How do I study?

The overall way that you want to study doesn’t actually change that much; rather, you’ll just need to change what you are studying, as discussed later in this article.

First, you’ll need to determine whether the way that you’ve already been studying is actually the optimal way. If not, then you’ll need to make some changes, regardless of whether you stick with the GMAT or switch to the GRE.

The GMAT and the GRE are both executive reasoning tests; that is, the test makers want to know how you think and make decisions. You of course need to know content (certain facts, rules, formulas) in order to do well on either test, but that level of study is not enough; you also need to lift yourself to a second level of understanding that allows you to think your way through these sometimes bizarrely-worded problems as effectively and efficiently as possible.

Follow the two links I put in the last paragraph. Take some time to just think about the concepts presented there. Has this been your approach to studying so far? If so, great. Keep thinking and working in that way.

If not, however, recognize that you’re going to need to start studying with this new mindset, regardless of whether you take the GMAT or the GRE.

What are my strengths and weaknesses?

Any time you’re developing or revising a study plan, you’ll want to put together a solid analysis of your strengths and weaknesses.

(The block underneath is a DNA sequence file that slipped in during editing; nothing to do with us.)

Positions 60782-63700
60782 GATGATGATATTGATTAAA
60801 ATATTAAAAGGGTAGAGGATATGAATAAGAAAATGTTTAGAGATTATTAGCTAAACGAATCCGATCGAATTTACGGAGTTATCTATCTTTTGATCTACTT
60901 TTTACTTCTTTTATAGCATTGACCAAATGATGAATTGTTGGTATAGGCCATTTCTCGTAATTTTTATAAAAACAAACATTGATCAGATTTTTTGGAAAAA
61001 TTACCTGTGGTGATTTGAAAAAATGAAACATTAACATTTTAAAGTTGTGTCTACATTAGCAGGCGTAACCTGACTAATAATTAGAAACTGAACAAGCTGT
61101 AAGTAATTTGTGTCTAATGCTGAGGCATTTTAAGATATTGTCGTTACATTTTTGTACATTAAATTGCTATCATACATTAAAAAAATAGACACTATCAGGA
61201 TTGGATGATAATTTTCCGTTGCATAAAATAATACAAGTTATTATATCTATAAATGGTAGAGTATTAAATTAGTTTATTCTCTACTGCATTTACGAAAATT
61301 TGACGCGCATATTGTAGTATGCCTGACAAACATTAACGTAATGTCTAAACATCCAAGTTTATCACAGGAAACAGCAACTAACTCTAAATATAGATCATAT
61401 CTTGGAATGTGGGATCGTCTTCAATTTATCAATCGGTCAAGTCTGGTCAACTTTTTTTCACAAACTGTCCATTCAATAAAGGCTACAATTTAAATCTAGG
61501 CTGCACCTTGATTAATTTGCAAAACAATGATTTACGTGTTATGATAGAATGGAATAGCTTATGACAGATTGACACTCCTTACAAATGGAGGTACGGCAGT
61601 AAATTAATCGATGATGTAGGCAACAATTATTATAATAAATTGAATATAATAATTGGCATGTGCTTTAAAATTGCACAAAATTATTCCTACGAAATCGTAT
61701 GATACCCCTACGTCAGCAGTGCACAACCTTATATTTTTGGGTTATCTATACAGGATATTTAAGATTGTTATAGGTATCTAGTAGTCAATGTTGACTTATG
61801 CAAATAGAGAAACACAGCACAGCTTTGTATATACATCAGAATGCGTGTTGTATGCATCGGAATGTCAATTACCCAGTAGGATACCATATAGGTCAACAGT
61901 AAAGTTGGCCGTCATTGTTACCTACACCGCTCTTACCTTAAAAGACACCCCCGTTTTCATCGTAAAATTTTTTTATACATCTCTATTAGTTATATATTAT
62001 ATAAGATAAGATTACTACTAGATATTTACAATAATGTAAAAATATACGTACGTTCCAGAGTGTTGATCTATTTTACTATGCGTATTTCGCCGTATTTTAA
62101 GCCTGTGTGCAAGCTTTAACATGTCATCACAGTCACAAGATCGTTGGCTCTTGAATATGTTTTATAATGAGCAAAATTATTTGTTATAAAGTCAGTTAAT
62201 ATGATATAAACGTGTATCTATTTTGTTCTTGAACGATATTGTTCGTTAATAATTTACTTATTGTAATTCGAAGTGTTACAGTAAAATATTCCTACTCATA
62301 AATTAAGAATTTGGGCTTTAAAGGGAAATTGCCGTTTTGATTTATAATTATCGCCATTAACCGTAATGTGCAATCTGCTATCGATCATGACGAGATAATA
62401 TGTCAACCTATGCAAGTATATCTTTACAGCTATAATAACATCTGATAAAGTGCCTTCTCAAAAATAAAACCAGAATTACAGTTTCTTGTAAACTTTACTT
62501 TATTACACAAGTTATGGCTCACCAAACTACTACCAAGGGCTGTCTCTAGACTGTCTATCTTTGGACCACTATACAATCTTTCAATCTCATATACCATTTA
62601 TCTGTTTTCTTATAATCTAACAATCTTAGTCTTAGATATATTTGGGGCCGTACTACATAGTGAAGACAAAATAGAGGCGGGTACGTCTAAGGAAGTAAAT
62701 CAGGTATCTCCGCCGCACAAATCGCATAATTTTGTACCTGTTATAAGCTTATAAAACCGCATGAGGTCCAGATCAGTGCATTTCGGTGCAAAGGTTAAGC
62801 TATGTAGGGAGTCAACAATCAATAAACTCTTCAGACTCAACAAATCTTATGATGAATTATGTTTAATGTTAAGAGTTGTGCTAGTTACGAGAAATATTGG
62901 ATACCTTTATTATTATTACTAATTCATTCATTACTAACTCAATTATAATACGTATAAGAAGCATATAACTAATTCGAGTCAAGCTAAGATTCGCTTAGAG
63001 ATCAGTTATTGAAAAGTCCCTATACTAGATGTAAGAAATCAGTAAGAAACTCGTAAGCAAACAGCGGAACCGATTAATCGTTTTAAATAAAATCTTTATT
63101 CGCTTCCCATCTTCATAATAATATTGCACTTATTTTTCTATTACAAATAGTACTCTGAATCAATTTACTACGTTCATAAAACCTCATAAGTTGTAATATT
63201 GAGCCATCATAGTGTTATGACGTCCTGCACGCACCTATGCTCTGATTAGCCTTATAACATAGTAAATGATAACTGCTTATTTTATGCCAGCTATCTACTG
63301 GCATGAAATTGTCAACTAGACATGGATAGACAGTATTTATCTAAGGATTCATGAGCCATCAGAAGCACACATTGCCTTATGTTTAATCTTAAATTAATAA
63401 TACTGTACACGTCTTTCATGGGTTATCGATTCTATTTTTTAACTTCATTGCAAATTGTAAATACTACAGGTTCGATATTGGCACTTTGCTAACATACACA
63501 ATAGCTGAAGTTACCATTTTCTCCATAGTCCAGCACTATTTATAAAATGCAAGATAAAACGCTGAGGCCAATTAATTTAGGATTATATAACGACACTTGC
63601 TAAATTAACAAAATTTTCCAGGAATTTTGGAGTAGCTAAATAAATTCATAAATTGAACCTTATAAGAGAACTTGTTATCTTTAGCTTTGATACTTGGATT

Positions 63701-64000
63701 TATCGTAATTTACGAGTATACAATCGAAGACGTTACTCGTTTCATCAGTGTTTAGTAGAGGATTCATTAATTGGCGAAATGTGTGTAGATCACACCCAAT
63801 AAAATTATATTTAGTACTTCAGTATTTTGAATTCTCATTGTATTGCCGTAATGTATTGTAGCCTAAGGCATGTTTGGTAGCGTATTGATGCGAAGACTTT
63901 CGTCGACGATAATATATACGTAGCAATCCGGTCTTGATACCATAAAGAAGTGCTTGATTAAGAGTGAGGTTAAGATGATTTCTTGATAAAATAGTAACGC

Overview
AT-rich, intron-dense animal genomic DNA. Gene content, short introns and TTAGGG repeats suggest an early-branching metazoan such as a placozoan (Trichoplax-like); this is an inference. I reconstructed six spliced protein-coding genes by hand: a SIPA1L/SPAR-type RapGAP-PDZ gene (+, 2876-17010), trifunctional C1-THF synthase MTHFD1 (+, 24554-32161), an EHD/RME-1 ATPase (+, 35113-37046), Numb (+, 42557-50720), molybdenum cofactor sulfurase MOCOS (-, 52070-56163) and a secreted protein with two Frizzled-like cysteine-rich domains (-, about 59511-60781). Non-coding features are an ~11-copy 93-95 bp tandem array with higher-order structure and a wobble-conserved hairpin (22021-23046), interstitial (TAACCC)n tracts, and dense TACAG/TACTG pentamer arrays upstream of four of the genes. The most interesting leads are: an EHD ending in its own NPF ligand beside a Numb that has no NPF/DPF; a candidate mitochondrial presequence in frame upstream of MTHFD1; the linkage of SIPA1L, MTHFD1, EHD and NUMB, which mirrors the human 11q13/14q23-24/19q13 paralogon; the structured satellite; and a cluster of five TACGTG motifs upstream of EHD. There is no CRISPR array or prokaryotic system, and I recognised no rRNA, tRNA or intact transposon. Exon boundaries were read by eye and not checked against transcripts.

If you have been studying for the GMAT for a while, then you should have some practice CAT data. (If not, or if it has been more than 6 weeks since you last took a CAT, then you’ll need to take one to get the data. Make sure to take the test under official conditions, including the essay and IR sections, length of breaks, and so on.)
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Tackling Max/Min Statistics on the GMAT (part 3)

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2-12-MinMaxP3

Welcome to our third and final installment dedicated to those pesky maximize / minimize quant problems. If you haven’t yet reviewed the earlier installments, start with part 1 and work your way back up to this post.

I’d originally intended to do just a two-part series, but I found another GMATPrep® problem (from the free tests) covering this topic, so here you go:

“A set of 15 different integers has a median of 25 and a range of 25. What is the greatest possible integer that could be in this set?

“(A) 32

“(B) 37

“(C) 40

“(D) 43

“(E) 50”

Here’s the general process for answering quant questions—a process designed to make sure that you understand what’s going on and come up with the best plan before you dive in and solve:

gmat1